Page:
48 hours ago, I was at my parents house, lying in my little bed and trying to drift off to the land of nod. It was to be my last night in the UK and as the rain tapped persistently at my window, I reflected that it would most probably also be the last time in quite a while that I would feel so truly safe and relaxed. My mind was set on a wash-cycle of worries, doubts and fears as I lay there, staring across at the bookshelves housing the comfortingly familiar reads of my childhood. For the millionth time, my mind paced its way swiftly through the usual routine: why am I going back to Africa? Can I just stay here? Why am I doing this? Will I be strong enough to handle everything alone…again? And so it continued. “Enough” I thought - I had to get up and stop this exhausting carousel. I stepped out of bed, walked over to the window, pulled back the curtain and leaned against the cold sill, staring out at the tiny darts of rain bouncing off the street. I used to love hearing the rain at nighttime knowing that I was tucked up all safe and could come to no harm. But as I stared out into the darkness, I knew that soon, there would be no-where to hide. Because that was the truth - however much I pointlessly lapped through the debate in my mind, I knew I would be getting on that plane the next day to finish what I’d started and to learn some lessons of a lifetime. There could be no dodging it.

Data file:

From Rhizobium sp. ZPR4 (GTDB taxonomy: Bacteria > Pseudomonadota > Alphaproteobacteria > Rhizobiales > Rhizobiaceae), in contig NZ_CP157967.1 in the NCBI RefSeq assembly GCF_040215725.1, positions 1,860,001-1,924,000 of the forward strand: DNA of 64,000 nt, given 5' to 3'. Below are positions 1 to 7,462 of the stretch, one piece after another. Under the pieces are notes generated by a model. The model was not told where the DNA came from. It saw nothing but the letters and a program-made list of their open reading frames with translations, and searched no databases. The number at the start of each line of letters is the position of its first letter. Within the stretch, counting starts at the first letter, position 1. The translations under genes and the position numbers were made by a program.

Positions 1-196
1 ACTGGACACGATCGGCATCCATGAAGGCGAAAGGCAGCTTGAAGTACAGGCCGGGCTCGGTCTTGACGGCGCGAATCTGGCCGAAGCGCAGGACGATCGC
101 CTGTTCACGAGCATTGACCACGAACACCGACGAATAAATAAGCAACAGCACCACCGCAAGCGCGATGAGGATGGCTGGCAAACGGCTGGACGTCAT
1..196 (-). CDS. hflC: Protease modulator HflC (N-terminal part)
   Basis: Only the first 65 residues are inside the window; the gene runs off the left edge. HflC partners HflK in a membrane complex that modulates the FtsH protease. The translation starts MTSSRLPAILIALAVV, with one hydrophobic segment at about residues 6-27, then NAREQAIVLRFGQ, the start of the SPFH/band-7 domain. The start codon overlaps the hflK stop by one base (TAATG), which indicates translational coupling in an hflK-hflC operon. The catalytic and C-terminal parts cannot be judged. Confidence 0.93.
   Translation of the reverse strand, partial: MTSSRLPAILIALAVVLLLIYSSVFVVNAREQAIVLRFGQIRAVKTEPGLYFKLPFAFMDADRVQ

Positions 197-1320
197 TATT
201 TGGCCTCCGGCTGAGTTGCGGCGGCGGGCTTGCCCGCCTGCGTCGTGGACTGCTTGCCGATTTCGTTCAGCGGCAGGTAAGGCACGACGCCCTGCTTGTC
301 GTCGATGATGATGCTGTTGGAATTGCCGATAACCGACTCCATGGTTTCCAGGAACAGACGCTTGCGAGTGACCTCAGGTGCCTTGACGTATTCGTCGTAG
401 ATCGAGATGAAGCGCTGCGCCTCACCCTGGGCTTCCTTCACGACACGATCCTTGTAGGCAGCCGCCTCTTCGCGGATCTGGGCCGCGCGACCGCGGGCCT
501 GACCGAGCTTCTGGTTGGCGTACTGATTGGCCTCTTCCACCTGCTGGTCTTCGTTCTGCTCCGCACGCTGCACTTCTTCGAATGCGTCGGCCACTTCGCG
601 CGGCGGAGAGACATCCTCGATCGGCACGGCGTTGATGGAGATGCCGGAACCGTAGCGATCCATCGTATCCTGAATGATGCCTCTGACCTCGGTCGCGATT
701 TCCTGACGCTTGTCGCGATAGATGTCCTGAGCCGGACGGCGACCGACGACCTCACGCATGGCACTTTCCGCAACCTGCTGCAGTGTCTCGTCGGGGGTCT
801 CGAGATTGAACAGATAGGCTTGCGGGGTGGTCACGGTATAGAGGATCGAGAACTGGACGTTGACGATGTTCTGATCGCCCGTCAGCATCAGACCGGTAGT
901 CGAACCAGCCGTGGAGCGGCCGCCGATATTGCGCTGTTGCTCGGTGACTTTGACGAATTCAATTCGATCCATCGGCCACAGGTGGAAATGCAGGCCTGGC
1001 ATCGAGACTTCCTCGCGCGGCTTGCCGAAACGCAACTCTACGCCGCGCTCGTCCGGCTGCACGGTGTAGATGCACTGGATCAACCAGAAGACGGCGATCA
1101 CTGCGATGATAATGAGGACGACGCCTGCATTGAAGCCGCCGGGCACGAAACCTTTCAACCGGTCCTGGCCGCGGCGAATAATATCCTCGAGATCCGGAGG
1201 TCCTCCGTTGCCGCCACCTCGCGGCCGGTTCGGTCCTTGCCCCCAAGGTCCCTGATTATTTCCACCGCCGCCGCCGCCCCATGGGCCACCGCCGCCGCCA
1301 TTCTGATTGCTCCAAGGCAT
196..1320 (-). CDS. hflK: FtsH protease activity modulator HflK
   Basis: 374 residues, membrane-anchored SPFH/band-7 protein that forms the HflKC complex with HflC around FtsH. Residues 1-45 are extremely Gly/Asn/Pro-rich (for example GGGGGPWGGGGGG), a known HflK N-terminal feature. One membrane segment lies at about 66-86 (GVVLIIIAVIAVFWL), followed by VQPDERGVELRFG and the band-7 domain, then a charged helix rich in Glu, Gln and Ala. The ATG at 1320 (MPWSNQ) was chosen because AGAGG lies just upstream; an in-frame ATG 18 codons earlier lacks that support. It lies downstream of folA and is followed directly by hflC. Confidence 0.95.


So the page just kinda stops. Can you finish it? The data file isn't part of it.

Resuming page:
Fast forward 24 hours and it was time to board my Ethiopian Airlines plane to Addis Ababa. Mercifully this provided me with sufficient distraction to lift my heavy heart out of its whirling confusion and onto less demanding but perhaps equally disturbing material. It’s been well documented that economy class plane travel is one of man’s less life-affirming pursuits, but truly what can be worse than brushing buttocks with a stranger who insists on pushing past you back to back as you reach to load your luggage into the overhead compartment? A thoroughly bleak experience and one that can only truly be eclipsed by catching sight of the standard issue male of late middle age who unashamedly picks his nose with a probing digit while simultaneously peering through his bifocals at the pages of his complementary Daily Mail. Horrendous.